Mar 23, 2018 | Updated: 09:54 AM EDT

Erectile Dysfunction Cures and Treatment: Blue Light Therapy Could Treat ED, Researchers Say

Mar 24, 2015 12:29 PM EDT

Instead of reaching for the "little blue pill," men with erectile dysfunction could soon be turning to a "blue light" to solve their problems. Researchers have now developed a gene therapy that reacts to blue light, triggering reliable erections. While Viagra helps to prolong an erection, it does not actually trigger it, as this therapy claims to do.

Although an uncomfortable topic among men, erectile dysfunction begins to increase from the age of 30. In men over the age of 60, more than half of men have suffered this disorder in which normal sexual stimulation does not lead to an erection.

To solve this problem, scientists led by Martin Fussenegger, professor of Biotechnology at the Department of Biosystems in Basel, have developed a gene construct that reacts to blue light and is injected into the erectile tissue of the penis.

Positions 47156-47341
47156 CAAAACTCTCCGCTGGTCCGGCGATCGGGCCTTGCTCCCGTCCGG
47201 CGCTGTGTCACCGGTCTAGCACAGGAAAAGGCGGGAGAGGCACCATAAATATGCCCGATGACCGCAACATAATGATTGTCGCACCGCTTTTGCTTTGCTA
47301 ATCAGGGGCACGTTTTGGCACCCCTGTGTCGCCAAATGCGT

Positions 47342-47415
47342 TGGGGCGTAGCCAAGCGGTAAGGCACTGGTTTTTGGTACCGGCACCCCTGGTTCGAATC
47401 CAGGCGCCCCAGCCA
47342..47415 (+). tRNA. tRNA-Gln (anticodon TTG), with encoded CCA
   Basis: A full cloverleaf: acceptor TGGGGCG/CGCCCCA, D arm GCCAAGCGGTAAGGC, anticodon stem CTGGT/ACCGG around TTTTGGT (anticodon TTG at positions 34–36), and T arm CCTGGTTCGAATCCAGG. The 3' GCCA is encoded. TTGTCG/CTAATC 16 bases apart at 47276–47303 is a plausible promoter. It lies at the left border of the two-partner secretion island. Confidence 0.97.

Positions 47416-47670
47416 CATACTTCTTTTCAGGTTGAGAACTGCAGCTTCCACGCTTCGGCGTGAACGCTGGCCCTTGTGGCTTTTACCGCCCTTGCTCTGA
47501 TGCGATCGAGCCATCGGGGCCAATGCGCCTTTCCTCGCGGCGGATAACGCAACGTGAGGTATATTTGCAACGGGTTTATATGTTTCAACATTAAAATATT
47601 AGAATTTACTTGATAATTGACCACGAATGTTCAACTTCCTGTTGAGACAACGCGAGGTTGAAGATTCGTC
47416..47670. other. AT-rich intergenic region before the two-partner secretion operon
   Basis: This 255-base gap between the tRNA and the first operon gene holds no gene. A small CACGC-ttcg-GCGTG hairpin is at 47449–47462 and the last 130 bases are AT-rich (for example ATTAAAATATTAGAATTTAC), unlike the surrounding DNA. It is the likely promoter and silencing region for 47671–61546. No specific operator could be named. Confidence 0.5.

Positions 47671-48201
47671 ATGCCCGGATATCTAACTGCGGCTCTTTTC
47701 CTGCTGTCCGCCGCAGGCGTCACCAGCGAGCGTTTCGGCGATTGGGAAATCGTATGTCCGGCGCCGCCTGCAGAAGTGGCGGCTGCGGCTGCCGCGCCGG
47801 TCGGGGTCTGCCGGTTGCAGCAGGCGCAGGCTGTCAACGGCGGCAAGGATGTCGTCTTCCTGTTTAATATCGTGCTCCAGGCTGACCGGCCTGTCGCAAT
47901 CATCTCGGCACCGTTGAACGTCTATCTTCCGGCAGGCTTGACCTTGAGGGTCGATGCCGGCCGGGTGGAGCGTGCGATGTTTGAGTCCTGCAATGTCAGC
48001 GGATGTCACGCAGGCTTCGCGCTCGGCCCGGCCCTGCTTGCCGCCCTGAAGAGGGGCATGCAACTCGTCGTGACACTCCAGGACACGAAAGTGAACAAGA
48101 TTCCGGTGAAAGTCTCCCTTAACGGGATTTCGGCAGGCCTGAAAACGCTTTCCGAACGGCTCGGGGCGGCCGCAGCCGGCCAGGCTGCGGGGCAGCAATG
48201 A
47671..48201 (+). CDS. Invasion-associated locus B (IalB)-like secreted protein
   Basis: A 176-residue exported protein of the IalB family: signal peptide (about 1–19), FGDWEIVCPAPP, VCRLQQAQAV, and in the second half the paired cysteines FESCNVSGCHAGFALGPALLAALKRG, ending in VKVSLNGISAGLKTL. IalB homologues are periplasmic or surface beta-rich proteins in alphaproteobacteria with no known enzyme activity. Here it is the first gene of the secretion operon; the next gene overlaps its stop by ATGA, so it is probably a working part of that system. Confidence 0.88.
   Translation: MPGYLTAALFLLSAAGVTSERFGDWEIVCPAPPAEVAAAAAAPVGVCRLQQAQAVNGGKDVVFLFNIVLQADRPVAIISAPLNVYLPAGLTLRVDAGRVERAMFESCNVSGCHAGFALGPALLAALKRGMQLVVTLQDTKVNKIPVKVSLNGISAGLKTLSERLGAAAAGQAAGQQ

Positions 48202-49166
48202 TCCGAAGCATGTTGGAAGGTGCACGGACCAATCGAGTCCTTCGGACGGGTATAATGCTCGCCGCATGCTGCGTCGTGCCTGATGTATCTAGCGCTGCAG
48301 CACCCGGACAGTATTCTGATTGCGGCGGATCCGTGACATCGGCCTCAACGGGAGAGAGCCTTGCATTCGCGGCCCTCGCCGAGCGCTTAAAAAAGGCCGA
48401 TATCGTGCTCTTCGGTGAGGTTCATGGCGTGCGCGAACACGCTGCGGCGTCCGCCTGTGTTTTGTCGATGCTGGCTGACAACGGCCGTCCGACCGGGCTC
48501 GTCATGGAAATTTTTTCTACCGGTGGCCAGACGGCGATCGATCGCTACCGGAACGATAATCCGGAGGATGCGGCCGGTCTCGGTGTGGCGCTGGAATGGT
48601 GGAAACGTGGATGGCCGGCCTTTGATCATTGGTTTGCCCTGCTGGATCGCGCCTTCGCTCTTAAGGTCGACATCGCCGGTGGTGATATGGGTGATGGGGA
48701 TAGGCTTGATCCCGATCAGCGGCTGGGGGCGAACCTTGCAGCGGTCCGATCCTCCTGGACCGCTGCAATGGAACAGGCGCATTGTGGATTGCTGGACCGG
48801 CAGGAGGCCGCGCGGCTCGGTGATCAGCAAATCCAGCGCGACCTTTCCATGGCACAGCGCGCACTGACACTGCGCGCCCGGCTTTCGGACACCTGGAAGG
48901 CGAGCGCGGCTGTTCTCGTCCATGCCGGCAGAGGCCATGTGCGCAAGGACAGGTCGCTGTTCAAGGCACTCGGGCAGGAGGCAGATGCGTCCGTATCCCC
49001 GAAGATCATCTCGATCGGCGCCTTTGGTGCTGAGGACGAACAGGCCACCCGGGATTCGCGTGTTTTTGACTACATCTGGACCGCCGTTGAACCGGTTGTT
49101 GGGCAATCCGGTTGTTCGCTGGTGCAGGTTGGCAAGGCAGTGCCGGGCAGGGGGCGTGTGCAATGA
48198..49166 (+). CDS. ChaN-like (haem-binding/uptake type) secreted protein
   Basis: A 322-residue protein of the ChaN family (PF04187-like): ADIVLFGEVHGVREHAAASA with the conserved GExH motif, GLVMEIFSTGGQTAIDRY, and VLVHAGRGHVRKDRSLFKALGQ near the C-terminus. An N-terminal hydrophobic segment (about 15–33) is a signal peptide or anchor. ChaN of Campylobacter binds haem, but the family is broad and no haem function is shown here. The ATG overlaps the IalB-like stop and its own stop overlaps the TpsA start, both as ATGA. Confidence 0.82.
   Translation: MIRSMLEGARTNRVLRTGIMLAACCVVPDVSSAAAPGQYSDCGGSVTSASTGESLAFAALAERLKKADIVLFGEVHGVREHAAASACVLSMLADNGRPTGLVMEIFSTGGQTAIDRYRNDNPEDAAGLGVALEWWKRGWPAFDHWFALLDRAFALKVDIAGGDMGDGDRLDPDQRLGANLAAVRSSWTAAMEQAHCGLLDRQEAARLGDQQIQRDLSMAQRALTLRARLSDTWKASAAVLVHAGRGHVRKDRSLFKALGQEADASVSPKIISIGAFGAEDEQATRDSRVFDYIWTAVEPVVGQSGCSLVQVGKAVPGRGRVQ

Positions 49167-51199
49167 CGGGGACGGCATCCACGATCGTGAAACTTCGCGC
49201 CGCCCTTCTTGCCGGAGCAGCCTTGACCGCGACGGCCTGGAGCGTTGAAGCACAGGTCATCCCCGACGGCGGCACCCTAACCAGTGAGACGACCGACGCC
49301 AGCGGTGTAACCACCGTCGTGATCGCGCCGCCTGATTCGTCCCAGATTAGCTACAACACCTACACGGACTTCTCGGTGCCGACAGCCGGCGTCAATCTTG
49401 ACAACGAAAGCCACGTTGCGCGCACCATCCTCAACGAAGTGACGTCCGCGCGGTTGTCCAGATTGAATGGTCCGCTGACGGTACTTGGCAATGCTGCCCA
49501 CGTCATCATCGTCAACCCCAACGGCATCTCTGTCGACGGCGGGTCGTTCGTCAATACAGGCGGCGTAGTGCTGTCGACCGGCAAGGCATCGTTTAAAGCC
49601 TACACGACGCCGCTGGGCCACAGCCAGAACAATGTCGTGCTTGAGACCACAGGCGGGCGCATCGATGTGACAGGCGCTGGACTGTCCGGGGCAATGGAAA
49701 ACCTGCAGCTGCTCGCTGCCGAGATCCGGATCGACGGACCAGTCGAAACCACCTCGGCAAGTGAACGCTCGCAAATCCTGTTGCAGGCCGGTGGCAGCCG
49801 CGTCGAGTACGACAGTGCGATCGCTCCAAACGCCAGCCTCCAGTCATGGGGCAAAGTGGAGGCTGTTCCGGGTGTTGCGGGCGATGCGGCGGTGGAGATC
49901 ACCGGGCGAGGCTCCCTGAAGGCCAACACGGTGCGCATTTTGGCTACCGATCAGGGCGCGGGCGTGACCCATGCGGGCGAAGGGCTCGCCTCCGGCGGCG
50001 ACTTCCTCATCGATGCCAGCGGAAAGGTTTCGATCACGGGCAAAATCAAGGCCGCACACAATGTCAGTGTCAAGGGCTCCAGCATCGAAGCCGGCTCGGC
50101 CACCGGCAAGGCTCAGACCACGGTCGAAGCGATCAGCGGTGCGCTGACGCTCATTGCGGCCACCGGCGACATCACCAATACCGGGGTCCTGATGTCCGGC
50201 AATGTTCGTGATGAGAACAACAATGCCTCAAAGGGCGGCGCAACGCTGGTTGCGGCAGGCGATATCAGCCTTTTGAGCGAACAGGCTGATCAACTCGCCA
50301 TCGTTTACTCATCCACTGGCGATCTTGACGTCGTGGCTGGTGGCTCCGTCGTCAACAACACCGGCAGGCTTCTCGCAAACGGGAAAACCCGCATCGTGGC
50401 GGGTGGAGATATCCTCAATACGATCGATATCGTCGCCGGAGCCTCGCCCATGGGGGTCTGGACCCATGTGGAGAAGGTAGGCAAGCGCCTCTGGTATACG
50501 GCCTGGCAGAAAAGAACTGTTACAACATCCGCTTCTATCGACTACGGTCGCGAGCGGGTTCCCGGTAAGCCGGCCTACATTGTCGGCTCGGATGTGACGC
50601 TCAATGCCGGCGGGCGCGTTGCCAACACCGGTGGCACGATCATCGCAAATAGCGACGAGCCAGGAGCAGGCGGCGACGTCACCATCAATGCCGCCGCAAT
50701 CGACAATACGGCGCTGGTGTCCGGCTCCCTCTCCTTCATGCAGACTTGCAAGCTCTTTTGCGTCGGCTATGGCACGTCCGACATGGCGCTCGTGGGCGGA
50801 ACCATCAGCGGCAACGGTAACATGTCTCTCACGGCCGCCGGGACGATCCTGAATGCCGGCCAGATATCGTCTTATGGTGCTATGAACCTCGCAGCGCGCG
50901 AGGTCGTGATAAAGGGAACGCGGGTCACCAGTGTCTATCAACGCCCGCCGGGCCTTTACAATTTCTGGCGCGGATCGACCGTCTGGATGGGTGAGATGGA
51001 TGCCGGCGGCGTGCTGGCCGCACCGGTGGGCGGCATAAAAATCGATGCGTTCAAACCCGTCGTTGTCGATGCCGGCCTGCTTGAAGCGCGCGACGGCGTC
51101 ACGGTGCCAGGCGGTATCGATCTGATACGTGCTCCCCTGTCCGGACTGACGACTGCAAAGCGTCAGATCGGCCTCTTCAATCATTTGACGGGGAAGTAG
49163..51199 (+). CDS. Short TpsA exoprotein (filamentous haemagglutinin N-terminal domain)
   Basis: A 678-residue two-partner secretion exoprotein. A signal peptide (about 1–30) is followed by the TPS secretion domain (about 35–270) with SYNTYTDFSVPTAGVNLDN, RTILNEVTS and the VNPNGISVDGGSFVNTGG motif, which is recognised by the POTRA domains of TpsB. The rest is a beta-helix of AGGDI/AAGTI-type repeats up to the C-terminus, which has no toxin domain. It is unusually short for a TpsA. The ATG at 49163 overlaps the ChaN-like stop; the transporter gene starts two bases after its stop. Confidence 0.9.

When it is exposed to light, a precursor molecule (guanosine triphosphate or GTP) is converted into the second messenger cyclic guanosine monophosphate (cGMP), which exists naturally in several human organs.

This allows voltage-dependent calcium channels to close, thereby reducing calcium levels in the cells, which in turn relaxes muscle cells and increases blood flow to the erectile tissue, causing the penis to become stiff.

An enzyme then breaks down cGMP so that the erection wears off with time, unlike Viagra, which blocks this enzyme in order to intensify and prolong the erection. Because of the gene construct, the production of cGMP is caused by exposure of the erectile tissue to blue light - not by sexual arousal.

The researchers tested this new development in male rats and found that in most cases, the blue light acted like a switch that allowed the rats' erection to be 'turned on.' Since the system of an erection is similar across all mammals, Fussenegger expects that the gene construct will also work in humans.

In terms of side effects, Fussenegger claims that the possibility is low, considering that injections in the erectile tissue are already a standard treatment for erectile dysfunction nowadays. Since the erectile tissue is mostly insensitive to pain and is detached from the normal blood circulation, he also claims that the risk of the gene construct reaching other parts of the body is very low.

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